6. Bladder symptoms.  Pain when the bladder fills or empties may occur and again is a complex symptom that is not just about disease on the surface of the organ.  The close relationship of the uterus and ovaries to the bladder, the muscular nature of the bladder and its responsiveness to chemical and inflammatory factors may lead to symptoms in this organ, even in the absence of direct disease.

These are not all the pain symptoms that women experience, but many of the most common.  Sometimes all of these symptoms are present in the same woman.  In addition, women may have difficulty becoming pregnant.  The exact mechanism for this reduction in fertility has eluded researchers for many years, although there are a number of theories, including a decrease in the quality of eggs produced due to chemical production including types of iron compounds that are common in endometriosis sufferers.  Other theories include a change in the way an embryo is transported through the reproductive system or an alteration in the way the embryo settles and implants into the endometrium (the uterine lining).

How is endometriosis diagnosed? 

There is no scan and no blood test that can diagnose endometriosis.  The only way that endometriosis is definitively diagnosed is by a laparoscopy.  This is an invasive surgical procedure where a camera is inserted into the abdomen under an anaesthetic to look for disease and take a biopsy (tissue sample) that is then examined under a microscope.  This is not essential, as there are a variety of treatments for endometriosis that do not require surgery to confirm the disease and it is the presence of symptoms that may drive the treatment options for any woman.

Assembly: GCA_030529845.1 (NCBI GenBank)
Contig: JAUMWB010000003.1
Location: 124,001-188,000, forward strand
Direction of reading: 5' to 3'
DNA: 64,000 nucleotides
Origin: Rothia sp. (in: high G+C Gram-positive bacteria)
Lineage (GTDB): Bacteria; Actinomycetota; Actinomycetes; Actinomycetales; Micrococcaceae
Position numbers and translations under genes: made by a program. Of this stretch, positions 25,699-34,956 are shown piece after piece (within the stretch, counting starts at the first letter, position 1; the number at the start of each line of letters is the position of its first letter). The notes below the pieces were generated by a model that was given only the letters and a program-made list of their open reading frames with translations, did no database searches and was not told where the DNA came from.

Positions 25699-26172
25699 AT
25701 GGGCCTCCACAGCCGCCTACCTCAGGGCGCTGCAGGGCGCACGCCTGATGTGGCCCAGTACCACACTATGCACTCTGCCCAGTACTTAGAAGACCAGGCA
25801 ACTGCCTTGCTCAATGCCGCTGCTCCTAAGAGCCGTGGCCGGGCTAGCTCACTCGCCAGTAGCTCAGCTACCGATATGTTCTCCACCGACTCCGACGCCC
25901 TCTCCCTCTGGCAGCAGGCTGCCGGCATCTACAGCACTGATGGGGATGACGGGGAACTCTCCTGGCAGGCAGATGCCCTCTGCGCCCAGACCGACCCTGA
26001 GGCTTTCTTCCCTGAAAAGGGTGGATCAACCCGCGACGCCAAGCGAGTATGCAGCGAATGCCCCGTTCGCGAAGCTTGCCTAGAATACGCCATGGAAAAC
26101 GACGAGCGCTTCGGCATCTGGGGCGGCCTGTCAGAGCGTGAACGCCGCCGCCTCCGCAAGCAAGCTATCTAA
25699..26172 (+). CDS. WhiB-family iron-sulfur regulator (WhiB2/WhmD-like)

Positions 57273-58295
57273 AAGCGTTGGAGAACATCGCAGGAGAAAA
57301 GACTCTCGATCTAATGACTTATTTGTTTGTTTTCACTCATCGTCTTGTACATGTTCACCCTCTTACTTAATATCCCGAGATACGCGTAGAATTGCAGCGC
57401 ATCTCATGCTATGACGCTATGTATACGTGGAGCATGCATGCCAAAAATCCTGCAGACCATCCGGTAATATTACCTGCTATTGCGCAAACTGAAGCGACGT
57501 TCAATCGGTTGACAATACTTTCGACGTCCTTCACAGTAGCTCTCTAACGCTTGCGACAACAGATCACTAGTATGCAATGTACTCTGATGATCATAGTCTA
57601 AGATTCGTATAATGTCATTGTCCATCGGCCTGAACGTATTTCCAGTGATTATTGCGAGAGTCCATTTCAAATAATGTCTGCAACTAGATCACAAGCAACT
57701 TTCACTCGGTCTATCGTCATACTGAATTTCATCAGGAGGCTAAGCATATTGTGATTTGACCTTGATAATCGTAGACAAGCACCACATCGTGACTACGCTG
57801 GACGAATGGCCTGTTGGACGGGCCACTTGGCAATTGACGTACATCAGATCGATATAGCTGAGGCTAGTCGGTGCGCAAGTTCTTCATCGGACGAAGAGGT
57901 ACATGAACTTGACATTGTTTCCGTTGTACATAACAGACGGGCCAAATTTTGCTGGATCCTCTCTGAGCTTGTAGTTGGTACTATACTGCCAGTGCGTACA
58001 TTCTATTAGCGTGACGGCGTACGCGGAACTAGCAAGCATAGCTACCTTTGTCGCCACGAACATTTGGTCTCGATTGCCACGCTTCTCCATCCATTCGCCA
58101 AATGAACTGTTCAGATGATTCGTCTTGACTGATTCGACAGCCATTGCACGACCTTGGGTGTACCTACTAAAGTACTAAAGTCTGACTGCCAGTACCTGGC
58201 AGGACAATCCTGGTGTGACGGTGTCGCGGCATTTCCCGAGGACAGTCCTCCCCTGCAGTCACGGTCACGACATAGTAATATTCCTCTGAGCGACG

Medical treatment with both hormonal and non-hormonal drugs are options, even in the absence of a surgical diagnosis, and may be a very good first line choice for women.  When fertility is an issue, surgery may be needed or consideration of some type of ART (assisted reproductive technology – such as IVF although there are others) may offer benefit.

Apart from medical and surgical options, lifestyle and conservative managements including diet, exercise, meditation, acupuncture, herbal medicines and mindfulness are all options for women.

Endometriosis is a common and chronic condition for women.  There is no ‘cure’ such as having a baby or even having a hysterectomy.  It is a variable and complex disease that may present in a woman’s teenage years and persist right through to menopause – and even rarely beyond this time (thankfully this is very uncommon but is known to occur).  Pain symptoms such as those listed above, troubles becoming pregnant or a combination of these should alert women to the possibility of endometriosis and seeking an expert medical opinion is advantageous.   Make sure that you are offered a range of options, rather than just direction to a procedure and remember that this is probably not just one disease, but a range of different diseases that manifest in the same way (think of it like diabetes or arthritis – many different symptoms and many different manifestations in different people).  It is not a one-size-fits-all condition and whilst there are a limited number of options, control of symptoms so that your quality of life is maximised is what it is all about.

So, be endo-aware in the month of March.  There are a variety of events on for you to become involved and raise awareness in our community.  Alana Healthcare for Women is a proud sponsor of Luminosity – a yoga event that is for the entire family.  Come and show your support for all the women in your life.  For more details of this and other endometriosis events see the following:

Endometriosis Australia

Luminosity

Worldwide Endo March

At Alana Healthcare for Women we are dedicated to caring for the health of women at any age.  Please read more about our Gynaecology services here.